Author Topic: Mohan Koirala  (Read 6136 times)

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NepDude

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Mohan Koirala
« on: September 02, 2009, 11:18:37 AM »
Mohan Koirala
  Profiled by Pallav Ranjan
 



 
Mohan Koirala was born in 1934 in Kathmandu, Nepal. His early poems show clear anger against the Rana oligarchy system, witnessed in "The staute." As he and his poetry matured, he addressed social issues ("The Nepali violin" and "The roots of the pumpkin"), male-female relationships ("Like seeds") and, later,  moral fraility of himself and other human beings (the finest examples of which may be "I have not become a god", "Wounded years", and "The worship"). Today most students of Nepalese literature believe that Mohan Koirala is hard to understand, that his poems require extra attention, and provide richer emotional rewards.

Mohan Koirala has been publishing regularly in Nepalese literature journals and is now the Vice-Chancellor of the Royal Nepal Academy. He is appreciated not only for his excellent poems but for his strong influence on Nepalese poetry.  "While he may not be the first to introduce the new poetic thought in Nepal, he has made great contributions to the preservation of this tradition," comments critic Iswar Baral in an essay of 1973. "While noted poets were following the romantic tradition, Mohan Koirala gave voice to life's struggles. Therefore among the new generation of poets he is the sharpest, the most experienced, and has the greatest clarity." [Baral also states that Koirala was always influenced by the romantic poets and this attraction permeates his poetry and enriches it.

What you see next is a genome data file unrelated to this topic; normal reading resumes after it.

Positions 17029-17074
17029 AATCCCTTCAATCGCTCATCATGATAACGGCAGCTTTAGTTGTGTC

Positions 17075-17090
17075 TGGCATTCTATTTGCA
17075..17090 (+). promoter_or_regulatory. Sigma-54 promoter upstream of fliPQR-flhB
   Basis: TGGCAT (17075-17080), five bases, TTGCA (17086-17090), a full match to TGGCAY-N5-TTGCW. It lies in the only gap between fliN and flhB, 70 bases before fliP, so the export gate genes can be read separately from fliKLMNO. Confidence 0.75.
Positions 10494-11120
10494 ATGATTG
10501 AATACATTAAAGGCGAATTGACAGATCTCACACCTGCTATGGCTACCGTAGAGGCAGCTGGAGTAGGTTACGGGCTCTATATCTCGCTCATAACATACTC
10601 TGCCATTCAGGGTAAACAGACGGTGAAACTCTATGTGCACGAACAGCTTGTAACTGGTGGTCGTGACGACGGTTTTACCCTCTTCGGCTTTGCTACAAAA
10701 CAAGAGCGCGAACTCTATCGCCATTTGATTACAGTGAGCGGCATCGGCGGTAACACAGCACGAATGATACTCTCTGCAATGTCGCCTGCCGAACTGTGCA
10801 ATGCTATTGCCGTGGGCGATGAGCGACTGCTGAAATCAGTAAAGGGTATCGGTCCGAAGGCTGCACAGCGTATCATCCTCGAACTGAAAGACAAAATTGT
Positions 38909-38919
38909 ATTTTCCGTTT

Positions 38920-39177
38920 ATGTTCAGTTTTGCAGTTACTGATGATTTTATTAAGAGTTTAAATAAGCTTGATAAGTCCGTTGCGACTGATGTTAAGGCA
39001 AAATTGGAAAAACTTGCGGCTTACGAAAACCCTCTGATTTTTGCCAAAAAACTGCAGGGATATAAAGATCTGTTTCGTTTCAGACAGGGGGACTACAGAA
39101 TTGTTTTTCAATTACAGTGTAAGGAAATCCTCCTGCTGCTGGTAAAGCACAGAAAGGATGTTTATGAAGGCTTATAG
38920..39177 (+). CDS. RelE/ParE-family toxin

In his own words, Mohan Koirala says "The love for the fresh and respect for the old are the demands of the modern writing style. Selecting and representing these properly are at the center of my poetic efforts and give life to my poems. Life is a goal. How it is spent, what its shades must be like, and what has not happened are not conclusive [there are disagreements]. Searching for yourself by cutting yourself, pinching yourself, laughing, searching for yourself in laughter, and if there are new facts there, then the richness that flows from them and their stories dye the paint brush. This is my modernity.

"Easy poems are not modern if their style is not able to demand. In the same way poems that are difficult for difficulty's sake cannot be modern either. Yes, they can have a different importance, the poet can think in verse, she or he can be a great poet. I wish to say that modern poetry presents new thoughts and new awareness in its flow. The point I am trying to make is that even if they are written today, poems may not be modern. Modern poetry is a struggle for subject matter, struggle for craftmanship, and struggle for new thoughts, new poems."
Learn from yesterday, live for today, hope for tomorrow. [Anon]